Sometimes It’s Better Not To Know How Much Work It’ll Be
I’m sitting here in an Anguilla hotel, feeling a little overwhelmed at all the details left to wrap up before we can move into our new home for the next major phase of our lives when I realized…
Everything that I’ve ever done that turned out to be important and rewarding was never, at the beginning, clear just how much work it was going to be. And even though you love it, the sheer amount of work (to overcome hurdles and ultimately succeed) is always more than anticipated.
Sure, I knew med school was going to be work. But you don’t see it ALL on Day one. Over the years, though med school and post-grad training do add up to being a quantum leap more than expected on that innocent first day. The next major phase…
Toy design and licensing. Phew! For two hard years, Janice and I learned the business, travelled the world and developed contacts while we leveraged one small success into the next, slightly bigger one, and so on, until we were well known and respected, and making excellent income at toys. Ten years later, I thought we had retired. Ha ha!
Early into that retirement in a little village called Hudson, I stumbled onto this thing called “the Internet.” And then, after an experiment (itself quite a bit of work)….
SiteSell. Needless to say, I never really expected it to grow to this stage. And if I had any idea how much work it would take, if somehow I could see the sheer number of hours involved over a period of 10 years, I’d have to swallow hard before deciding… especially without any guarantees upfront that we’d actually be able to reach this level.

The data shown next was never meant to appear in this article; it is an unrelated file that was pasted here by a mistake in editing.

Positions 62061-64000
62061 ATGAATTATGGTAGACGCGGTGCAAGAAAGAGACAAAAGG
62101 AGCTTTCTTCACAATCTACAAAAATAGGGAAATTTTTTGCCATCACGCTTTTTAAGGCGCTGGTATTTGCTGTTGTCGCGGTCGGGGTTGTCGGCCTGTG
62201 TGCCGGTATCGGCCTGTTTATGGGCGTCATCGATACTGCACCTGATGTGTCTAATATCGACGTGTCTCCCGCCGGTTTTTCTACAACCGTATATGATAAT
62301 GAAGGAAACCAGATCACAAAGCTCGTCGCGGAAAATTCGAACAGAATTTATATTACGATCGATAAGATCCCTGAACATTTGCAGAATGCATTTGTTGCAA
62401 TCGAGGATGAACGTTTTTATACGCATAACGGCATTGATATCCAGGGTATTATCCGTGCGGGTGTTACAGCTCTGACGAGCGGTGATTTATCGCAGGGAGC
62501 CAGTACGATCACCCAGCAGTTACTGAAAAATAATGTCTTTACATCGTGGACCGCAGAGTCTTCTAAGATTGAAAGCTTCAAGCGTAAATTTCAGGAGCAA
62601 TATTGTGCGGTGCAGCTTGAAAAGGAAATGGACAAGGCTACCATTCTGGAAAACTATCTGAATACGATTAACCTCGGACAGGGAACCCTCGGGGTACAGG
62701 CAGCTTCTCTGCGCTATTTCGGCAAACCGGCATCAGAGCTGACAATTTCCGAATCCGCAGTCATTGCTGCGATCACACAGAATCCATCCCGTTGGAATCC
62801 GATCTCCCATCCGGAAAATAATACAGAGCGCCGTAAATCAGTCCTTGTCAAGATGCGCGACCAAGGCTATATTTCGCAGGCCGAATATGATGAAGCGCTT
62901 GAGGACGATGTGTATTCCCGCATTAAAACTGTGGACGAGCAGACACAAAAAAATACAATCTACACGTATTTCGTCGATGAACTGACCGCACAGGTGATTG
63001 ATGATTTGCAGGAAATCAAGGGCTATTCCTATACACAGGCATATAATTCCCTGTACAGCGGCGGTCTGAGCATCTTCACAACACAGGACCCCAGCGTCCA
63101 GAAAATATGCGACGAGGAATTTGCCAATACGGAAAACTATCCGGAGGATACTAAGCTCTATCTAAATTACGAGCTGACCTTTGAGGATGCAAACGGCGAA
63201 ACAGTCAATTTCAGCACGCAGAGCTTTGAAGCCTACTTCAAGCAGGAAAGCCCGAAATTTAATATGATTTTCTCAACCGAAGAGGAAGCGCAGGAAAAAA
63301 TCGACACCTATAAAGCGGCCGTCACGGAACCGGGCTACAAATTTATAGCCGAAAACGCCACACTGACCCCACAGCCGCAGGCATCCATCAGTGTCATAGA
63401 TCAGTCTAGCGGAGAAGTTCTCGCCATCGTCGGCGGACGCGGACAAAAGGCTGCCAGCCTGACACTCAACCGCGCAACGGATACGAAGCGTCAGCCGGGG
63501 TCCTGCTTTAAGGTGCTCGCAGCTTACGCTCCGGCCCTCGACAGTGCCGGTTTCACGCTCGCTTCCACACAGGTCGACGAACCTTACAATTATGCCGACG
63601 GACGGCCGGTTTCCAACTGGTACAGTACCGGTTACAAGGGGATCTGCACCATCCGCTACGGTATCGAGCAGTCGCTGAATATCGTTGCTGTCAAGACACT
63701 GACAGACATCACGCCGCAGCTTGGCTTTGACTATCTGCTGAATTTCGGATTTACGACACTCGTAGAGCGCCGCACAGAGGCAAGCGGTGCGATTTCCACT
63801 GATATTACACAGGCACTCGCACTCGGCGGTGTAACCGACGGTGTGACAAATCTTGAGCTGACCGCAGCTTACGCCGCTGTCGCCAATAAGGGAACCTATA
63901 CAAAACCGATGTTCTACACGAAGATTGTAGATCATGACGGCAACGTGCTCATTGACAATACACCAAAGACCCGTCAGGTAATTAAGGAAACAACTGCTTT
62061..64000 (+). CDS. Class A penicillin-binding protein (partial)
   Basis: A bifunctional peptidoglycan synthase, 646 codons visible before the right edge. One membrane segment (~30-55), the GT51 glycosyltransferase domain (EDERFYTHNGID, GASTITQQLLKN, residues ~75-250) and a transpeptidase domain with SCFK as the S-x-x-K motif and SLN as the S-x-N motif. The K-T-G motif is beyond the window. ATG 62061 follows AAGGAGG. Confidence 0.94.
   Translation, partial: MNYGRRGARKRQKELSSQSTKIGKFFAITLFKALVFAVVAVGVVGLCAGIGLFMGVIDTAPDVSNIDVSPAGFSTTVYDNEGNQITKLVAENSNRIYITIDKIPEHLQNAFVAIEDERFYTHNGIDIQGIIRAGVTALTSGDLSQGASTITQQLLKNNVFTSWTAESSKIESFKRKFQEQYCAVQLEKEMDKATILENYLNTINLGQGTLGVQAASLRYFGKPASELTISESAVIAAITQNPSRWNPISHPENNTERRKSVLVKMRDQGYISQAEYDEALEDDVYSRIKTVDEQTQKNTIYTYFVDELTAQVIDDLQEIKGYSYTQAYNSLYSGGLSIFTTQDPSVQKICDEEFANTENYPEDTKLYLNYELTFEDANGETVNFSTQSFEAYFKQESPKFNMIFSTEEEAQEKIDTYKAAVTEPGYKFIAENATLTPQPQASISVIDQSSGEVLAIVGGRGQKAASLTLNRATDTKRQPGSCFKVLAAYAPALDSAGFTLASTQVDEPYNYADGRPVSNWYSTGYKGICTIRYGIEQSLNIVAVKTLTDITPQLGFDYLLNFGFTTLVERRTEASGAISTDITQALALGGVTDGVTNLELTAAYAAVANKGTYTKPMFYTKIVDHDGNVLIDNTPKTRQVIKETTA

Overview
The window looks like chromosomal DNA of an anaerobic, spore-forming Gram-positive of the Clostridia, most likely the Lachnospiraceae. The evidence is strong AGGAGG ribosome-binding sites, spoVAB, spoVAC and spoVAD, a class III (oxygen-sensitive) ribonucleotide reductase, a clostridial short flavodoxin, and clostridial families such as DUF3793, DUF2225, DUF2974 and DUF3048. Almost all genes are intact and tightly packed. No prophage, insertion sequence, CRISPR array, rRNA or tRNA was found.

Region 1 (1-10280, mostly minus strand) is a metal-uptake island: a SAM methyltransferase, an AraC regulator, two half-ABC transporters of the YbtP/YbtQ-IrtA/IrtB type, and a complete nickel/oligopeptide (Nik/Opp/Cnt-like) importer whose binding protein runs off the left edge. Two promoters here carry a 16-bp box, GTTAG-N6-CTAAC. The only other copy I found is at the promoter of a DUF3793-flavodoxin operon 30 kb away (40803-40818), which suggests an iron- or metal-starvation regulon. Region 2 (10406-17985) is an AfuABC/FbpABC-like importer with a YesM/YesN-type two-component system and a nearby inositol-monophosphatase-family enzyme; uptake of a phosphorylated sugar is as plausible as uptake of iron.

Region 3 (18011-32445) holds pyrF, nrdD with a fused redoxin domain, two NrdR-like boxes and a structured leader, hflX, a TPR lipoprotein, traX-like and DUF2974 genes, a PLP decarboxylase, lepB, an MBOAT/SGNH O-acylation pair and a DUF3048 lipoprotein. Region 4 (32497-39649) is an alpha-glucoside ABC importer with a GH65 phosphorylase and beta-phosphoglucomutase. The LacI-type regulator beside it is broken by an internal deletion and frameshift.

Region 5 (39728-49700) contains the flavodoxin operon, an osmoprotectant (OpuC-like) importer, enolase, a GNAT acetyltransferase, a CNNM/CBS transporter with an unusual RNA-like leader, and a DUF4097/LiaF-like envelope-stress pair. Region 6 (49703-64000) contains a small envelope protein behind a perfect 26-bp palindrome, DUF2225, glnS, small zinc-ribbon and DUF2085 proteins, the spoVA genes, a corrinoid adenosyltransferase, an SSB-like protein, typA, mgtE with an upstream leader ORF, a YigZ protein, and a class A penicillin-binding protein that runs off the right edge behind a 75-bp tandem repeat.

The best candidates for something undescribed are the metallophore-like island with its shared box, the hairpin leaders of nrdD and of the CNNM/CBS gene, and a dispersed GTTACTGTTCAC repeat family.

Oddly, enough, an unexpected side effect of SiteSell was discovering Anguilla.
So Janice and I find ourselves building a home thousands of miles away, all while running SiteSell. Phew! Even with a phenomenal builder (and I was lucky enough to find one), this has been a big project for over a year, and for anyone who’s built a home, you know how much detail there is as you get to the “finishing stages.”
I’m not Bill Gates, with a staff of 20 (and that would be just for the home in his case!) to handle it all for me. So if I’d known (ahead of time) how much work would have been involved in building a home in the Caribbean, would I have done it?
Well, that takes me back to the start of this. Naturally, I don’t see how I could do any of this without the passion to fuel the energy to do that work. But passion makes big dreams/project DO-able — it does not make them “easy.” And, to come full circle, that reminded me of Solo Build It! and you…
SBI! comes with a roadmap, laying out pretty much the entire process before you even get started. That’s a good thing, of course. There’s nothing like having all the important issues figured out, with all the tools necessary to execute.
You also know, pretty much, how much work your SBI! business is going to be upfront. You can even tailor it to size, to fit your available hours. And, of course, passion is an important factor here, too, to help drive those efforts to the rewards you deserve.
On the other hand, I understand those who give up in the first week or two — the whole roadmap just seems too much when you can see it all at once. Once they see the entire roadmap, it’s always for the same reason. “Not enough time” or “too much work.” I understand them, but I sure do wish I could shake them up somehow, tell them how close they are, and that it does NOT have to all get done “TODAY.”
As I’ve said before, we tend to feel overwhelmed because we feel that we have to “get it all done” NOW… as in RIGHT AWAY. But all you really have to do is break that one big project, the one with a dream at the end of the road, down into bite-sized do-able baby steps. It’s amazing how those steps add up and how far you can get before you realize it.
It’s the only way to move your dreams beyond the “dream stage.” So keep taking those steps… one at a time. You’ll get there.
All the best,